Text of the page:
The authority especially emphasizes that the information related to the adverse events associated with medical devices manufactured and distributed in the way described above should be duly kept by both companies. The necessary precondition of such an exemption to be granted by the FDA is the implementation of the appropriate procedures ensuring the medical device report would be submitted in time. The Agency also mentions that if the company designated to be responsible for reporting fails to comply with its obligations, the exemption granted to another company would be revoked. In such a case, both companies would have to submit reports in accordance with the general requirements.
Types of Reports
The applicable legislation prescribes three types of reports to be submitted by the entities responsible for medical devices, namely:
- 30-day (initial) reports [21 FR 803.10(c), 803.20 and 803.50];
- 5-day reports [21 CFR 803.10(c), 803.20 and 803.53];
- Supplemental reports [803.10(c) and 803.56].
Hence, the reports are classified depending on the applicable reporting period. The guidance further provides additional clarifications on each type of report.
According to the guidance, a “30-day report” is one to be initially submitted by a responsible entity within 30 calendar days of the date it becomes aware of an incident which falls under the reporting criteria. It is stated that the information such a report should contain includes:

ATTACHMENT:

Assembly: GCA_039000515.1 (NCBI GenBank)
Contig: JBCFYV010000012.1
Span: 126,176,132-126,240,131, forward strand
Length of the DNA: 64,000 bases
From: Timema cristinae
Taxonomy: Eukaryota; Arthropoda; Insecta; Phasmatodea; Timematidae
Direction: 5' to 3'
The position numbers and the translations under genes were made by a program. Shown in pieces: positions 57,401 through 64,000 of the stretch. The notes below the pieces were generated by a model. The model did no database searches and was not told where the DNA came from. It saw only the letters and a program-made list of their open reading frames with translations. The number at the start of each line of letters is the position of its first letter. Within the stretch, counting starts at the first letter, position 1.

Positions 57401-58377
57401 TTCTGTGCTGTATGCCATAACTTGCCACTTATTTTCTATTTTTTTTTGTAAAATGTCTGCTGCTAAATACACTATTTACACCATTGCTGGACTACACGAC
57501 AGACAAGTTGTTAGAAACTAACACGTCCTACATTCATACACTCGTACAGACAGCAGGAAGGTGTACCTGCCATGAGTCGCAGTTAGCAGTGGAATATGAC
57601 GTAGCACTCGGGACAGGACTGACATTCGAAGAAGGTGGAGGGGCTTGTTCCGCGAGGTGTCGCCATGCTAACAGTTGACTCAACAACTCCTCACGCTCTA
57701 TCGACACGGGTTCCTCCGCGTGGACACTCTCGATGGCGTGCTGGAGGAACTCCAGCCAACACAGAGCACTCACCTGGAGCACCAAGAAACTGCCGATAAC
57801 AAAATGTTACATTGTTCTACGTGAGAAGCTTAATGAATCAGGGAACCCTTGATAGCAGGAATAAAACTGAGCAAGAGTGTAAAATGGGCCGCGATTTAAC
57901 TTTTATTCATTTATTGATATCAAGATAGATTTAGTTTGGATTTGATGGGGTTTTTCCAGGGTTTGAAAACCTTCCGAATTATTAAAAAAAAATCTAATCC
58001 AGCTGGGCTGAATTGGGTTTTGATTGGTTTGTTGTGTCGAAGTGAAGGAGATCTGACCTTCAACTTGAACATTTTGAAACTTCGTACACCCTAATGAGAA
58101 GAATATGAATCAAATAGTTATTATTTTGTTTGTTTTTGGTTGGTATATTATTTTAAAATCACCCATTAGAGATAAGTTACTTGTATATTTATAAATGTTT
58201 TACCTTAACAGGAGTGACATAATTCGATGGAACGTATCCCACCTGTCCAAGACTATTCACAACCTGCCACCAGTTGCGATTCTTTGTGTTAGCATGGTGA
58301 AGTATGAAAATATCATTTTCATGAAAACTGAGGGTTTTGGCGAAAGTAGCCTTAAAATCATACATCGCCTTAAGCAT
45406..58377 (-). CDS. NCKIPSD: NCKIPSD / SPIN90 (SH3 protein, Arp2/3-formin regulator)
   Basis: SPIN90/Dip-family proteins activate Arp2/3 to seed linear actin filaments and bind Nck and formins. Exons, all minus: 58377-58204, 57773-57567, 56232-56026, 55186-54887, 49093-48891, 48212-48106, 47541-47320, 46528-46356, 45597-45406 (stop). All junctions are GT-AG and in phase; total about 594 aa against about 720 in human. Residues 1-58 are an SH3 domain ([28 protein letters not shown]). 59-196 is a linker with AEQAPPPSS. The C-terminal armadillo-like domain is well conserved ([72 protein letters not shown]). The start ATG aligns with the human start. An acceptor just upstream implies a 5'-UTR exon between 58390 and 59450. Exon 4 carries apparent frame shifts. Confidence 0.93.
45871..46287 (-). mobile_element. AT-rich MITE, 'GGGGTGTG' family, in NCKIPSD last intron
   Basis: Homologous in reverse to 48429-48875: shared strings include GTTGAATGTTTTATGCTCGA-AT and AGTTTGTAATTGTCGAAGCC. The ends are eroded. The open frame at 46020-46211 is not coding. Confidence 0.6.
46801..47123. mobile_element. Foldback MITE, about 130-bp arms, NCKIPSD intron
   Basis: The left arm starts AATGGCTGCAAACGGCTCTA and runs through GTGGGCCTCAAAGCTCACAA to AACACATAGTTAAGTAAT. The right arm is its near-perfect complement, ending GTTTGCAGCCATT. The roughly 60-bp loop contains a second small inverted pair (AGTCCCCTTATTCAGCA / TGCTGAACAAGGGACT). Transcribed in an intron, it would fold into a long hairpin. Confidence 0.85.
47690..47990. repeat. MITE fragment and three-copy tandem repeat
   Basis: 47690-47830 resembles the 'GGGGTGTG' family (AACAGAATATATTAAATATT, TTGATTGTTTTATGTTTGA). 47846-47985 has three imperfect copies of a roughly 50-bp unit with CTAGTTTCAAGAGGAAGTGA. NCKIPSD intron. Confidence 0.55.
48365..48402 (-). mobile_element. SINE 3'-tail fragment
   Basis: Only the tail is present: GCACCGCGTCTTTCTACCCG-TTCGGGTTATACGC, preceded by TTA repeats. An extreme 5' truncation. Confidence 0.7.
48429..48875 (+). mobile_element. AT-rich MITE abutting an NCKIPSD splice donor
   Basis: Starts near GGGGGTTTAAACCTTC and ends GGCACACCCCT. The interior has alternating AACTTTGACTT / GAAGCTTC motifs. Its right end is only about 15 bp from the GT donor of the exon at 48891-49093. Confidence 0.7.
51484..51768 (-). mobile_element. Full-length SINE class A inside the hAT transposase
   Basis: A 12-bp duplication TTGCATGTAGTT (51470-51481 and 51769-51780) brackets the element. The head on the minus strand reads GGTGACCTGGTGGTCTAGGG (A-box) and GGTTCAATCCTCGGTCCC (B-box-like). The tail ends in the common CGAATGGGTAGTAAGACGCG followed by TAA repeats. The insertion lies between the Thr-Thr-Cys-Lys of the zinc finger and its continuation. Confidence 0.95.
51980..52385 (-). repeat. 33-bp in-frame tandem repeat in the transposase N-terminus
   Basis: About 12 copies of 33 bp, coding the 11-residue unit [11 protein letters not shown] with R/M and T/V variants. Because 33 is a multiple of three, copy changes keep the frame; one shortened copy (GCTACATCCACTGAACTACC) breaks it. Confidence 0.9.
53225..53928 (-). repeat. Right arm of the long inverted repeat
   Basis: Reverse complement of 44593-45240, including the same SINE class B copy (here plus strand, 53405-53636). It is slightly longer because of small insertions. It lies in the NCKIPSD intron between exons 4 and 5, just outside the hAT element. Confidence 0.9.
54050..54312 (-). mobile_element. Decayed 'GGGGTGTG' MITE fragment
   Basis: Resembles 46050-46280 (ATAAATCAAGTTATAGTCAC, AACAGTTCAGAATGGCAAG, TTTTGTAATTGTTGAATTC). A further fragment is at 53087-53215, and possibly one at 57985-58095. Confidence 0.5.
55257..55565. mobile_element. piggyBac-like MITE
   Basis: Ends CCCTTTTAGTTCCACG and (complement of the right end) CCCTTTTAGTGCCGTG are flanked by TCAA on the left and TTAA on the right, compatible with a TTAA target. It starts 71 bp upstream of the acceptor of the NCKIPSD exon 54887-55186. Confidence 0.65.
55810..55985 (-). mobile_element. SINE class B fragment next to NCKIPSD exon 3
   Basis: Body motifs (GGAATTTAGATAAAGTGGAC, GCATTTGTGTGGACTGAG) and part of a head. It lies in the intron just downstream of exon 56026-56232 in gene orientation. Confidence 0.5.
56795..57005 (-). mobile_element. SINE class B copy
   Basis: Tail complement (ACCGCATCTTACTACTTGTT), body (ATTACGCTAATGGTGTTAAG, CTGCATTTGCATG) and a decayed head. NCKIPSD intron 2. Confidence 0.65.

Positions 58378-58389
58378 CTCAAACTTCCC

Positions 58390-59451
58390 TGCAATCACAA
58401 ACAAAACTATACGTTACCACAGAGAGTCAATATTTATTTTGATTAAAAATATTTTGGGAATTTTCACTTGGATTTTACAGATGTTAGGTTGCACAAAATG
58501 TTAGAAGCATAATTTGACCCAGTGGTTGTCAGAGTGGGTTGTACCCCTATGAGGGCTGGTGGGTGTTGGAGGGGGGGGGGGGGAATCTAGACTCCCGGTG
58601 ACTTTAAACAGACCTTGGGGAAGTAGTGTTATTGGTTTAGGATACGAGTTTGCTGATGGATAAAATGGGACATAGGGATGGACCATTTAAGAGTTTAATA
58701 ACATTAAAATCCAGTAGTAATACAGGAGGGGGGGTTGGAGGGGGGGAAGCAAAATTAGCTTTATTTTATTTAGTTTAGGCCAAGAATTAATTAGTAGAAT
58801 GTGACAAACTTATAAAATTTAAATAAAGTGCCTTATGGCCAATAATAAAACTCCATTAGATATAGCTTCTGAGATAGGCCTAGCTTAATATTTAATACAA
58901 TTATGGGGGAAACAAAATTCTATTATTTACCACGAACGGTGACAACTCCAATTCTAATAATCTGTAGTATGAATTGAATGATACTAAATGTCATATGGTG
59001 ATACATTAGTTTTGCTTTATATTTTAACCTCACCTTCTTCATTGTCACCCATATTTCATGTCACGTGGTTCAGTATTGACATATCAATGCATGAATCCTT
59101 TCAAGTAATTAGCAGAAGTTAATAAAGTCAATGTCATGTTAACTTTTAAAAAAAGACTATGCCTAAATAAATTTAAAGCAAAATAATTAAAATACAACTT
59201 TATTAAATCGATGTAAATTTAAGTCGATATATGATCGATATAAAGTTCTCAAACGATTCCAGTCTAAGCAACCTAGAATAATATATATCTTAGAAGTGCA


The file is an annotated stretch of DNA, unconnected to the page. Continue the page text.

- Patient information;
- Information about the adverse event or device problem;
- Device information;
- Initial reporter information;
- Reporting information, including manufacturer contact information, and the report sources, date, type, and number; and
- Other information about the device and event.
Another type of report is a “5-day report” to be submitted by a responsible entity in case additional actions are required in order to mitigate the risks associated with the issue, or the submission of such a report is requested by the regulating authority. According to the guidance, calculation of such period starts from the day following the day the person having necessary qualification and knowledge to identify the risks to public health become aware of the event. At the same time, if submission of this report is requested by the authority, the report should be submitted in 5 days from the date any of the employees become aware of the incident.
As stated in the guidance, a supplemental (also referred to as a “follow-up”) report should be submitted if the responsible entity becomes aware of information that was not available when previous reports were submitted. According to the document, such a report would be required if newly obtained information impacts the initial conclusions made in the reports earlier submitted to the FDA. Under the applicable requirements, a supplemental report should be submitted within 30 calendar days from the date such information was received by a responsible entity. It is also important to mention that a supplemental/follow-up report should be submitted in the electronic format irrespectively of the format used for the initial report.